Protect Your Personal Possessions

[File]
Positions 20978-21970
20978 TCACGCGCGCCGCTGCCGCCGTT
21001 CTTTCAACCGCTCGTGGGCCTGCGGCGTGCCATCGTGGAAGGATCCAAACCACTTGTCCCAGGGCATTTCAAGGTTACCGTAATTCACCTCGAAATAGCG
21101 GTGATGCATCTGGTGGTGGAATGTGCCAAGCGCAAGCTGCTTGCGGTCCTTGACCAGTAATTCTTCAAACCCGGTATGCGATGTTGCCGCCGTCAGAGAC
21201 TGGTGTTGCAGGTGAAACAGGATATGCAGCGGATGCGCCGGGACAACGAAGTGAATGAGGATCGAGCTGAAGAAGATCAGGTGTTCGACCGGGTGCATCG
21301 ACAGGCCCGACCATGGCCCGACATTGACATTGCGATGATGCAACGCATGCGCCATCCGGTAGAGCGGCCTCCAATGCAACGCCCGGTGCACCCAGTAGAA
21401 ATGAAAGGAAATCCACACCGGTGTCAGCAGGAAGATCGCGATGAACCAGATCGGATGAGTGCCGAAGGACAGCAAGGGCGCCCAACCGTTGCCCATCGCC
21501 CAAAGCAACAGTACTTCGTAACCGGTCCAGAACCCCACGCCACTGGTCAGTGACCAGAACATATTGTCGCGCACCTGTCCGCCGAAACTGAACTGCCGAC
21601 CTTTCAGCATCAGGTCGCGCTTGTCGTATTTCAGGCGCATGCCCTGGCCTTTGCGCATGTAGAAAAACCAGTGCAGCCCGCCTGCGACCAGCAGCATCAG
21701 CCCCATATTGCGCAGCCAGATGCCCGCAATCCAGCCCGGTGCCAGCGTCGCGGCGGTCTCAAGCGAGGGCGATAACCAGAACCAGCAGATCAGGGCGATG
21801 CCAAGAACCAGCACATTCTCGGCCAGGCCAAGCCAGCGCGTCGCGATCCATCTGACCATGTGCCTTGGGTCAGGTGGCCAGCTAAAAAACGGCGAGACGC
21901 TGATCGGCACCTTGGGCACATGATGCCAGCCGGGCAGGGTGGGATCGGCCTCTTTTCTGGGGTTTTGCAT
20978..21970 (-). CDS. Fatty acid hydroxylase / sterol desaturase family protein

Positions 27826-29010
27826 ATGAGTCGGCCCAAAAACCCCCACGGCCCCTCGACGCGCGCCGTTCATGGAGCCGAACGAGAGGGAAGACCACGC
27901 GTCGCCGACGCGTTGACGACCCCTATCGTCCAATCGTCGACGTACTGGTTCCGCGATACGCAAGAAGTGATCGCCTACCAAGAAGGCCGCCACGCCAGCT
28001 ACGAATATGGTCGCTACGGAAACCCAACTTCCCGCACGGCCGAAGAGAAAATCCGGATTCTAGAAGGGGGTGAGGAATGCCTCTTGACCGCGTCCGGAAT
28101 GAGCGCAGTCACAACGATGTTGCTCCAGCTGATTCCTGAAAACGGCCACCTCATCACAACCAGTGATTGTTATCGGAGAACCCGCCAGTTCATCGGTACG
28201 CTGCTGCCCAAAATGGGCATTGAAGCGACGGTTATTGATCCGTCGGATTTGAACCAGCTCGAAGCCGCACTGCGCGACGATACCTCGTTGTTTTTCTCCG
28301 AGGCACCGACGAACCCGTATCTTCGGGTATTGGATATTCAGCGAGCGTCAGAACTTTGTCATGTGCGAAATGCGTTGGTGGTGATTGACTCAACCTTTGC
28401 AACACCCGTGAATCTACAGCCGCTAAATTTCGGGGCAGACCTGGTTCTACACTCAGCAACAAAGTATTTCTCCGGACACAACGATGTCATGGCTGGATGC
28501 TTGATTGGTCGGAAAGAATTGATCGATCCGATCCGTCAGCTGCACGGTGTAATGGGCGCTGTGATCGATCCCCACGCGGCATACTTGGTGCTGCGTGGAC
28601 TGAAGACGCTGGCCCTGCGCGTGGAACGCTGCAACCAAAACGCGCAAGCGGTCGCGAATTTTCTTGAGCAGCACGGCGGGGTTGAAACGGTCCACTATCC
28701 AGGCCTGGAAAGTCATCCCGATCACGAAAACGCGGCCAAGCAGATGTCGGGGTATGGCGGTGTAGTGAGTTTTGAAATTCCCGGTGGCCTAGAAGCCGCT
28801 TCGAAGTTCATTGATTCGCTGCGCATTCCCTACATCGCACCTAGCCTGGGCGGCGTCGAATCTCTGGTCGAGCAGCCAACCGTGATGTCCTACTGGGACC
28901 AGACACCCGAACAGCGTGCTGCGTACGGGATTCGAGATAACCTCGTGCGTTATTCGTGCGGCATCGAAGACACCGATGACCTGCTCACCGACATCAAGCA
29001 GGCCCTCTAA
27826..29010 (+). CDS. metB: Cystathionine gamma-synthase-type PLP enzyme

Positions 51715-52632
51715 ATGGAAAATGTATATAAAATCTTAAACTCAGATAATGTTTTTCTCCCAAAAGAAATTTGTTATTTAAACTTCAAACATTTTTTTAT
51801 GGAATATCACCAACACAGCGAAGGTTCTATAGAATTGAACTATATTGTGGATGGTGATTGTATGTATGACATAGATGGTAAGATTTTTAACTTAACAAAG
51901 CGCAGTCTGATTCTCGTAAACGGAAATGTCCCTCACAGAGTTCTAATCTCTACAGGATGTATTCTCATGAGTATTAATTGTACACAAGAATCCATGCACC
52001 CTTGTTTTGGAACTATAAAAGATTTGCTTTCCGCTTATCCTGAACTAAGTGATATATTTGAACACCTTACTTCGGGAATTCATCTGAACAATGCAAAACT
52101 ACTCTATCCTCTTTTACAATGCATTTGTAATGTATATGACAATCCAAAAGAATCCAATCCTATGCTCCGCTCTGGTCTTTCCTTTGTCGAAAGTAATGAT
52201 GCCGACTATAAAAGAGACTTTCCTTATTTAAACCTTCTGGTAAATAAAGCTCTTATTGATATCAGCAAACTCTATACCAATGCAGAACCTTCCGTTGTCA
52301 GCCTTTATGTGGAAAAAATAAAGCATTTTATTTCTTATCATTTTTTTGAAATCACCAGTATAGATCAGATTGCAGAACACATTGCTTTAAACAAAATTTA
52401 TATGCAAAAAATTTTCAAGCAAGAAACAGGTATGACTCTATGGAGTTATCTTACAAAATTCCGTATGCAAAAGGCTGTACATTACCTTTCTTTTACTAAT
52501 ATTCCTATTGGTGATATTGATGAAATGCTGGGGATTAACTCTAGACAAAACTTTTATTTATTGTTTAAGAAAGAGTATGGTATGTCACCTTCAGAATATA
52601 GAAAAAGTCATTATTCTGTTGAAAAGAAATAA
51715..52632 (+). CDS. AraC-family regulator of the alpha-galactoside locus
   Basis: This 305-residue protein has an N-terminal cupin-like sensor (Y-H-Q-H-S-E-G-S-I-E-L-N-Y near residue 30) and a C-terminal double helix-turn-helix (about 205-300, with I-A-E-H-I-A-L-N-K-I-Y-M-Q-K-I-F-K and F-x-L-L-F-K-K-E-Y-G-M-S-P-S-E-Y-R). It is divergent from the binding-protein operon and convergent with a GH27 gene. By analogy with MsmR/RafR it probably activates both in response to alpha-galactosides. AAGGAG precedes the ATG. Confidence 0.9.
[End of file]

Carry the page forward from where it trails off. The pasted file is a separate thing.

Homeowner's insurance covers most basic contents of a house, such as furniture, clothing, and electronic equipment, at 50 percent of the value of the policy. Many people opt to increase this to about 70 percent, which has little effect on premiums. One-of-a-kind possessions like jewelry, artwork, a coin or stamp collection, and similar high-priced articles are also not fully protected by basic homeowner's policies. Stolen jewelry, for instance, is limited to $1,000 in coverage in most cases. To adequately insure these items, a rider or "floater," which costs about $17 per $1,000 in coverage, must be added to the policy. "People are usually unaware of the restrictions on reimbursement for valuables in their policies," says William Bland, director of large accounts and personal lines at Insure.com. "And often after they find out, they think that floaters cost too much. But since thefts are more likely to occur than a house being completely burned to the ground, it's foolish not to protect the most expensive contents in the home."
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